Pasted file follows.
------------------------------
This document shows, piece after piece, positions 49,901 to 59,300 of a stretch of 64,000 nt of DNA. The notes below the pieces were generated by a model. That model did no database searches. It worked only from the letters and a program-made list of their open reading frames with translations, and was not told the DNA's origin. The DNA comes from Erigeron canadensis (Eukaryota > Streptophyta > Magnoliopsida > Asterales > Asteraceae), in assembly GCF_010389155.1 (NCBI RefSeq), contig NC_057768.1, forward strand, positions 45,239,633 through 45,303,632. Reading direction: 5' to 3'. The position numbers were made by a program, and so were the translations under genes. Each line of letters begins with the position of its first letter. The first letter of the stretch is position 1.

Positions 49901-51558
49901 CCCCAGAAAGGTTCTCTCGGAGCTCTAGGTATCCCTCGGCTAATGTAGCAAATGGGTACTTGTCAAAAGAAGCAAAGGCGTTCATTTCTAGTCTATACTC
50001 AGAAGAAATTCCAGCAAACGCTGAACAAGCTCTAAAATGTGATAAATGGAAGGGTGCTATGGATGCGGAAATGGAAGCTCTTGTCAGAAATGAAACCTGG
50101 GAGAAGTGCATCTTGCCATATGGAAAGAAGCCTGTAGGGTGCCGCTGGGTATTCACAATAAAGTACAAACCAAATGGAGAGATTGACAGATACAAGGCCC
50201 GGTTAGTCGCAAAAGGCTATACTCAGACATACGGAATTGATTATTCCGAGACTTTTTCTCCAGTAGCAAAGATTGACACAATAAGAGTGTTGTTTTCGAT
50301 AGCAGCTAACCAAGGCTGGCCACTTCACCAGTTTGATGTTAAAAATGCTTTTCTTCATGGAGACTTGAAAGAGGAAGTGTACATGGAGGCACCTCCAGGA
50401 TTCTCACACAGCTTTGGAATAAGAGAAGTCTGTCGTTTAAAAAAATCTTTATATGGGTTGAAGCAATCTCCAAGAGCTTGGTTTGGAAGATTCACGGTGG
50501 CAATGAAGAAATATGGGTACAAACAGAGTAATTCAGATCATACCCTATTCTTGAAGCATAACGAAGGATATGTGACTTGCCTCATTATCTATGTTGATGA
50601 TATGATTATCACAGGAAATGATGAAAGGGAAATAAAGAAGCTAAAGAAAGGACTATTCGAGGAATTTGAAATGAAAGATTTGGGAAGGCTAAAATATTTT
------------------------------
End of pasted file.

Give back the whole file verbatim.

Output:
This document shows, piece after piece, positions 49,901 to 59,300 of a stretch of 64,000 nt of DNA. The notes below the pieces were generated by a model. That model did no database searches. It worked only from the letters and a program-made list of their open reading frames with translations, and was not told the DNA's origin. The DNA comes from Erigeron canadensis (Eukaryota > Streptophyta > Magnoliopsida > Asterales > Asteraceae), in assembly GCF_010389155.1 (NCBI RefSeq), contig NC_057768.1, forward strand, positions 45,239,633 through 45,303,632. Reading direction: 5' to 3'. The position numbers were made by a program, and so were the translations under genes. Each line of letters begins with the position of its first letter. The first letter of the stretch is position 1.

Positions 49901-51558
49901 CCCCAGAAAGGTTCTCTCGGAGCTCTAGGTATCCCTCGGCTAATGTAGCAAATGGGTACTTGTCAAAAGAAGCAAAGGCGTTCATTTCTAGTCTATACTC
50001 AGAAGAAATTCCAGCAAACGCTGAACAAGCTCTAAAATGTGATAAATGGAAGGGTGCTATGGATGCGGAAATGGAAGCTCTTGTCAGAAATGAAACCTGG
50101 GAGAAGTGCATCTTGCCATATGGAAAGAAGCCTGTAGGGTGCCGCTGGGTATTCACAATAAAGTACAAACCAAATGGAGAGATTGACAGATACAAGGCCC
50201 GGTTAGTCGCAAAAGGCTATACTCAGACATACGGAATTGATTATTCCGAGACTTTTTCTCCAGTAGCAAAGATTGACACAATAAGAGTGTTGTTTTCGAT
50301 AGCAGCTAACCAAGGCTGGCCACTTCACCAGTTTGATGTTAAAAATGCTTTTCTTCATGGAGACTTGAAAGAGGAAGTGTACATGGAGGCACCTCCAGGA
50401 TTCTCACACAGCTTTGGAATAAGAGAAGTCTGTCGTTTAAAAAAATCTTTATATGGGTTGAAGCAATCTCCAAGAGCTTGGTTTGGAAGATTCACGGTGG
50501 CAATGAAGAAATATGGGTACAAACAGAGTAATTCAGATCATACCCTATTCTTGAAGCATAACGAAGGATATGTGACTTGCCTCATTATCTATGTTGATGA
50601 TATGATTATCACAGGAAATGATGAAAGGGAAATAAAGAAGCTAAAGAAAGGACTATTCGAGGAATTTGAAATGAAAGATTTGGGAAGGCTAAAATATTTT